While I was at UC Santa Cruz (1980 to 1985), my friend Ron Record and I formed the Student SMI²LE Society, or S³, which was a student organization organized to promote the Timothy Leary/Robert Anton Wilson program of "Space Migration, Intelligence Increase, and Life Extension" (and, to be bluntly honest, to get school money to throw cocktail parties for authors and others we liked).
As part of that club, we brought Wilson to lecture several times at UCSC (we also brought the Tim Leary/G. Gordon Liddy debate series to campus), and we co-sponsored at least two of Wilson's workshops.
My fine, feathered friend Brad Linaweaver was closer to the man personally, though not as conversant with his fiction and alleged nonfiction... though Brad was personally closer to Bob Shea than Bob Wilson.
I believe both Bobs were associate editors at Playboy -- editors of the letters page, as I recall -- when they got the idea for the Illuminatus! trilogy; all those letters quoted in the beginning of the book about weird happenings are actually real... real in the sense that they were actual letters published in Playboy; not necessarily real in the sense that what they described actually happened. (In fact, I know at least two were written by Wilson and Shea themselves, and probably many more.)
While the Illuminatus! trilogy (the exclamation mark is part of the title, I think) was the best known of Wilson's work, and certainly his best-selling fiction, I thought his Schrödinger's Cat series was more mature and interesting. But to my taste, his literary works hit their zenith in Masks of the Illuminati, a detective novel in which Albert Einstein teams up with James Joyce to solve a bizarre series of crimes.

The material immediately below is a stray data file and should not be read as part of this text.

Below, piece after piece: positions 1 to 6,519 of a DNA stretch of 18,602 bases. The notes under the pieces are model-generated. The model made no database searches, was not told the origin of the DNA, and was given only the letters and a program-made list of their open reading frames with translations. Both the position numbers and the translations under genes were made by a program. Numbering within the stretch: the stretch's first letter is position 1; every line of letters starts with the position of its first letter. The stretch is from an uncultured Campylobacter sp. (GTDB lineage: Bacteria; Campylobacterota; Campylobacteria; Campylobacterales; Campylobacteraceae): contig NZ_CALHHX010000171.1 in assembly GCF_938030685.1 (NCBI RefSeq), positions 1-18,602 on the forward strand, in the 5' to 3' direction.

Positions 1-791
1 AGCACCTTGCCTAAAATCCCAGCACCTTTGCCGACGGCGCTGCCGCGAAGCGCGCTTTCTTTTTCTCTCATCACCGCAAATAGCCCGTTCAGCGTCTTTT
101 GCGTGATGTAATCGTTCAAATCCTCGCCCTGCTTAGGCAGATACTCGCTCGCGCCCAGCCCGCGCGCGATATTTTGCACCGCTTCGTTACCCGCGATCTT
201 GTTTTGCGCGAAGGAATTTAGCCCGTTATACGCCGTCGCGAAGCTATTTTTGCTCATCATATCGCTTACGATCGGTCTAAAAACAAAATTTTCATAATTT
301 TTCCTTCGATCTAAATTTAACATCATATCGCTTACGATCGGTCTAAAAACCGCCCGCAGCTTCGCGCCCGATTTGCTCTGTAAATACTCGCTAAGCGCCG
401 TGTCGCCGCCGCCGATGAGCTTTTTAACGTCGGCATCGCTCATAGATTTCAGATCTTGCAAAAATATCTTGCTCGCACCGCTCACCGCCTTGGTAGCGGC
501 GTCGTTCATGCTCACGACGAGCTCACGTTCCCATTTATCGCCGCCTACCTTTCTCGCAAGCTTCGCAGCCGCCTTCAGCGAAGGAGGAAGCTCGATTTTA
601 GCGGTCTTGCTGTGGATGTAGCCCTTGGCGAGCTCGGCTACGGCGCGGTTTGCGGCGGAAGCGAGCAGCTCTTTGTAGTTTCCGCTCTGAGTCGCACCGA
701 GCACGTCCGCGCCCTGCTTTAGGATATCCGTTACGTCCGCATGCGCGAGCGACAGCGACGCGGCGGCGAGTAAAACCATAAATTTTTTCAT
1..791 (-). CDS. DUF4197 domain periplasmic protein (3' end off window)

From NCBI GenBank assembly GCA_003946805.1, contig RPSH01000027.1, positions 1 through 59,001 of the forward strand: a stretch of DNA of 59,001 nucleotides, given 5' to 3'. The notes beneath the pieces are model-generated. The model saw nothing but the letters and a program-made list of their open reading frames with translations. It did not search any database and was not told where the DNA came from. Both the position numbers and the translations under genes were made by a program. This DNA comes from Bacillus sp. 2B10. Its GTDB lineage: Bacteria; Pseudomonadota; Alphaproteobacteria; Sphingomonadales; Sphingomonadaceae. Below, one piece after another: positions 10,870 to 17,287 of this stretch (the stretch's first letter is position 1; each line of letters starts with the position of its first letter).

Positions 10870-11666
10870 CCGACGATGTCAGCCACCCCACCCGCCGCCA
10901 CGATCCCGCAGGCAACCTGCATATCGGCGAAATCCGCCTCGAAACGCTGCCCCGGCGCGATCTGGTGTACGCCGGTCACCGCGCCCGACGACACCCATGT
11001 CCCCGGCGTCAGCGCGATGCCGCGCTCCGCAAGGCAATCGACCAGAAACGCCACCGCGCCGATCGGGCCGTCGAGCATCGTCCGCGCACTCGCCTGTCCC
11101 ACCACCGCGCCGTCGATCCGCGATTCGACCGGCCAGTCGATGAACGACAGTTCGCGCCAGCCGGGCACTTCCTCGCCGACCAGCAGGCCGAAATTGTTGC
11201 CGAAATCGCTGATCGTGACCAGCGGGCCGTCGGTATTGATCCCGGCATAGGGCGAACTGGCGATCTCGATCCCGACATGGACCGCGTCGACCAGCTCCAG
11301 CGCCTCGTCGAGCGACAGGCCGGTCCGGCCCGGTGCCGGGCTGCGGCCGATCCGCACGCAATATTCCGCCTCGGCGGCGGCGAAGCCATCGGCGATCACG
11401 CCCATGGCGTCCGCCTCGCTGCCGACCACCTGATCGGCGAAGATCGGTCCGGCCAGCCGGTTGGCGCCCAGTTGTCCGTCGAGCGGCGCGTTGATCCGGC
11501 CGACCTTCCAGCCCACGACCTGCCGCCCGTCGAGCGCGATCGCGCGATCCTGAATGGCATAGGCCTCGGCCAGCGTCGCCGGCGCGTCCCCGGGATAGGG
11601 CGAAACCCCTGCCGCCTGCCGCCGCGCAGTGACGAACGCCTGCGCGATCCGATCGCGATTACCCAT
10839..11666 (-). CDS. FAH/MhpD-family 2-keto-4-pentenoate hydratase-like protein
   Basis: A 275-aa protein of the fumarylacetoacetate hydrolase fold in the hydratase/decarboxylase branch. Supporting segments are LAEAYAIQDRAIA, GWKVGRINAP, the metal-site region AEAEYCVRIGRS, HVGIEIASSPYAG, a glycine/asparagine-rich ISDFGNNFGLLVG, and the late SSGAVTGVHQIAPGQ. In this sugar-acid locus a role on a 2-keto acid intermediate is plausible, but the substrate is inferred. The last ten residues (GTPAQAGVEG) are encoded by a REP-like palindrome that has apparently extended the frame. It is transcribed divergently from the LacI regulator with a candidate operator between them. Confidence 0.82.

Wilson also wrote a lot of utterly fascinating and absorbing "nonfiction" (I use qualifiers because I'm still rather skeptical about some of it). His first was a book for Playboy Press, Playboy's Book of Forbidden Words (1972, but I've never even seen a copy of it). His next three were also for Playboy Press: the Sex Magicians (1973, ditto), Sex and Drugs (1973, re-released in 1987), and the Book of the Breast (1974, revised and re-released in 1989 as Ishtar Rising).
But his first post-Illuminatus! nonfiction work was probably his most widely read nonfiction: Cosmic Trigger, now called Cosmic Trigger I (1977). He introduced Leary's 8-circuit map of human consciousness, discussed all the themes that would permeate his later work (space colonization, intelligence increase, life extension, psychedelic drugs, James Joyce, and skepticism raised to such a high peak that he was even skeptical of skepticism itself).
And Wilson also discussed the most horrible thing that ever happened in his life: when his youngest daughter, 15 year old (Patricia) Luna Wilson, was beaten to death in a robbery at the store where she worked. Wilson and his wife Arlen had Luna's brain cryonically preserved. (They have two other children, Graham, and Luna's older sister, Karuna.)
Of his nonfiction, the book I found most fascinating was the New Inquisition, 1986 (probably And/Or Press, but I'm not sure).
Wilson considered himself a Joyce scholar; having never been able to get through either Ulysses or Finnegans Wake myself, I cannot possibly comment. But he also considered himself a great student of physics and mathematics, and there I have to say he really didn't understand all that much about either.
He was a great student of the works of British poet, magician, metaphysician, occultist, loony, and mountain climber Aleister Crowley, and it was through Wilson that I became interested in Crowley myself, reading a dozen or so of his books, plus four biographies of the man. Crowley was once called "the wickedest man in Christendom," and was villified not just while he lived but even decades and decades after his death. I'm grateful to Wilson for giving us a portrait of the man that is simultaneously sympathetic -- and skeptical.
But none of that matters; until the last decade of his life, Wilson was the most optimistic, exuberant, and neophillic person I've ever met, with the except of his mentor, Timothy Leary himself.